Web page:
dc.description.abstract<table><tr><td colspan="2" class="item-title">PREVALENCE OF INTIMATE PARTNER ABUSE AMONG AFRO CARIBBEAN AND AFRICAN AMERICAN WOMEN</td></tr><tr class="item-sponsor"><td class="label">Conference Sponsor:</td><td class="value">Western Institute of Nursing</td></tr><tr class="item-year"><td class="label">Conference Year:</td><td class="value">2010</td></tr><tr class="item-author"><td class="label">Author:</td><td class="value">Coverston, Catherine R., PhD, RNc</td></tr><tr class="item-institute"><td class="label">P.I. Institution Name:</td><td class="value">Brigham Young University</td></tr><tr class="item-author-title"><td class="label">Title:</td><td class="value">Associate Professor</td></tr><tr class="item-address"><td class="label">Contact Address:</td><td class="value">540 SWKT, Provo, UT, 84602, USA</td></tr><tr class="item-email"><td class="label">Email:</td><td class="value">catherine_coverston@byu.edu</td></tr><tr class="item-co-authors"><td class="label">Co-Authors:</td><td class="value">Gloria Callwood; Doris W Campbell; Laura Sutton; Kelly Wight; Trista Jones; Jacquelyn Campbell; Jamila Stockman; Richelle Bolyard; Phyllis W. Sharps; M. Baty; M. Paterno; A. Johnson</td></tr><tr><td colspan="2" class="item-abstract">PURPOSE The OBJECTIVE: of this study is to determine the prevalence of physical, emotional and/or sexual intimate partner abuse (IPA) and physical and/or sexual intimate partner violence (IPV) among Afro- Caribbean women living in the U.S. Virgin Islands (USVI) and a comparable group of African American women in Baltimore, Maryland, USA. The research question is, &ocirc;What is the prevalence of physical, emotional, and/or sexual IPA and physical and/or sexual IPV among Afro-Caribbean women living in the USVI and a comparable group of African American women in Baltimore, Maryland?&ouml; <br/>BACKGROUND: Research thus far has demonstrated a high rate of IPV among African-American women. In the USVI, there is anecdotal evidence of a high rate of IPV for Afro-Caribbean women, but no systematic research has been done to document this phenomena. <br/>METHODS: The study design is a case-control comparing 150 abused and 150 non-abused women USVI and comparable groups from Baltimore, Maryland. Women 18-55 of African descent who have had an intimate partner within the prior two years and are seeking care in prenatal and primary care clinics are eligible for participation. Eligible cases are women with a history of IPA or IPV and eligible controls are women without a history of IPA or IPV. <br/>RESULTS: Of 431 women screened for participation 353 (81.9%) were eligible. Of the 353, 45.0% reported lifetime history of IPA and 25.2% experienced IPV in the past two years. Of 245 women in the USVI and 108 in Baltimore, 48.2% and 37.9% reported IPA, respectively; 27.8% and 19.4% reported IPV, respectively. Among 206 women in the USVI and 86 women in Baltimore with a current partner, 39.5% vs. 47.1% experienced IPA and 19.8% vs. 25.2% experienced IPV. There were no significant differences between IPA and IPV prevalence and site. Lifetime IPA and recent IPV are prevalent among women of African descent in the USVI and Baltimore. IMPLICATIONS: Knowledge about rates of IPA, IPV and related variables can assist in planning health care policies and interventions to reduce health disparities and medical costs associated with IPA and IPV. The added privacy of using computers for data collection has resulted in a higher report of incidence of IPA and IPV than previously described. This method should be further analyzed to determine its effectiveness in encouraging individuals to reveal sensitive information they would be less likely to reveal in traditional interviews.<br/></td></tr></table>en_GB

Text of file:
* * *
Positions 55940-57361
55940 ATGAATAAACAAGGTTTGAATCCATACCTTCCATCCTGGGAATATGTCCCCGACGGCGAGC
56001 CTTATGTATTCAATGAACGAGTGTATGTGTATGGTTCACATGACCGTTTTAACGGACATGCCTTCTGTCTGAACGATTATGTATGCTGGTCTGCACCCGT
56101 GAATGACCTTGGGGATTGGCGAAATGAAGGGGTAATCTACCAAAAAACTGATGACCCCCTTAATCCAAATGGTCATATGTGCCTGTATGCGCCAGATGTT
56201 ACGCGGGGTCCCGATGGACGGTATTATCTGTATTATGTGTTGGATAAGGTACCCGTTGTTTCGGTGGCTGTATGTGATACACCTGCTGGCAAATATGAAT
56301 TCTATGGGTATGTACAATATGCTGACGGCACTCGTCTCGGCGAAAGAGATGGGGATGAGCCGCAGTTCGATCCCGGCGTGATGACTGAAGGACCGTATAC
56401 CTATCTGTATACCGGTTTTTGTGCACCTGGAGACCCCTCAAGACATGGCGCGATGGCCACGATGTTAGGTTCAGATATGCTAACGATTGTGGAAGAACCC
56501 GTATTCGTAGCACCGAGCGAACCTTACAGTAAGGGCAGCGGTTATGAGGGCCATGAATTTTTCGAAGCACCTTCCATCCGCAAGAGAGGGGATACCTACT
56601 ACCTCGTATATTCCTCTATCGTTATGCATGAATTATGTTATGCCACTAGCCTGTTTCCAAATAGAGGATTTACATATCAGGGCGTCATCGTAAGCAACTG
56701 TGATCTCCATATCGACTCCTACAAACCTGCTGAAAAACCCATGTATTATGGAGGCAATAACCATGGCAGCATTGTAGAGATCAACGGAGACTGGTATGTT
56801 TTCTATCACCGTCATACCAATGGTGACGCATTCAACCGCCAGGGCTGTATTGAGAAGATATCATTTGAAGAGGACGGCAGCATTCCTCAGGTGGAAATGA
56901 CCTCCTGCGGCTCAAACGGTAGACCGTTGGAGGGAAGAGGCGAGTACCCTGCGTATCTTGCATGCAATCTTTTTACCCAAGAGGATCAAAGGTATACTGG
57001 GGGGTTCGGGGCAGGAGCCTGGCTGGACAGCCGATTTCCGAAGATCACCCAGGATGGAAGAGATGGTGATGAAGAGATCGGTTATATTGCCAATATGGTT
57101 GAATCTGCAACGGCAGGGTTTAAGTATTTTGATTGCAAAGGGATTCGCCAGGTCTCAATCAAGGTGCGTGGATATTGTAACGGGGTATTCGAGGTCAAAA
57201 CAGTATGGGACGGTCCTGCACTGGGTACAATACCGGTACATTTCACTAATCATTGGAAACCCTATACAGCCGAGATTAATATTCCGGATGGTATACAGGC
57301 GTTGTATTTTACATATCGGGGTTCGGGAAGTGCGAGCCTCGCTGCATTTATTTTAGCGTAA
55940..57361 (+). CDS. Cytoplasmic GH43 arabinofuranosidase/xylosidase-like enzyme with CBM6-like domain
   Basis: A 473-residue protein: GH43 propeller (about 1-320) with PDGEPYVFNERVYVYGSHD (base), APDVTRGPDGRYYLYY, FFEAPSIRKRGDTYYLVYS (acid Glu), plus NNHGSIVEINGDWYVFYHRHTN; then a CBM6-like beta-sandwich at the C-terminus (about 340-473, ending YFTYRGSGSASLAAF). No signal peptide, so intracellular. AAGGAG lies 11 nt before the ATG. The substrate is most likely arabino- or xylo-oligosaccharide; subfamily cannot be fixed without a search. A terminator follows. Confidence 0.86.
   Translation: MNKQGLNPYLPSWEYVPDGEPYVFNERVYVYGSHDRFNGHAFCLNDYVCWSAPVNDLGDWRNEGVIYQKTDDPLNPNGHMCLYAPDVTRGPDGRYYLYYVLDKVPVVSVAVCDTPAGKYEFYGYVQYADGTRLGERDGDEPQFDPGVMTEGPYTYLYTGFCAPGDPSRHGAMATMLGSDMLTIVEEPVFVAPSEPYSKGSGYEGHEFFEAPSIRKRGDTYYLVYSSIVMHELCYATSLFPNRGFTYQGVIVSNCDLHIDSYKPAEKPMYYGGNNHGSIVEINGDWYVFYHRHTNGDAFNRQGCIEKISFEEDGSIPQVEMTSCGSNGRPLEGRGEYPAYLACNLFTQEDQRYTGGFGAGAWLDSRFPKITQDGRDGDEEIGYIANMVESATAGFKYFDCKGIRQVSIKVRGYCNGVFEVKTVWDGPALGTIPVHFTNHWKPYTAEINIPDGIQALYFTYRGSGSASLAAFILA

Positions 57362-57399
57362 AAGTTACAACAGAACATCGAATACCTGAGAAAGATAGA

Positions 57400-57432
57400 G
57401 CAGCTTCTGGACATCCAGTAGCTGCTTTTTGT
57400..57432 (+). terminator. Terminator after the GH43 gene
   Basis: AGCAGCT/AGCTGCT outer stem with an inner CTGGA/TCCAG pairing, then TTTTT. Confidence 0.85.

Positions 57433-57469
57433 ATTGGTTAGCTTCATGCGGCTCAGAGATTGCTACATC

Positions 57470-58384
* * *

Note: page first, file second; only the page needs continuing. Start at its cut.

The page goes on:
dc.date.available2011-10-26T19:54:21Z-
dc.date.issued2011-10-17en_GB
dc.date.accessioned2011-10-26T19:54:21Z-
dc.description.sponsorshipWestern Institute of Nursingen_GB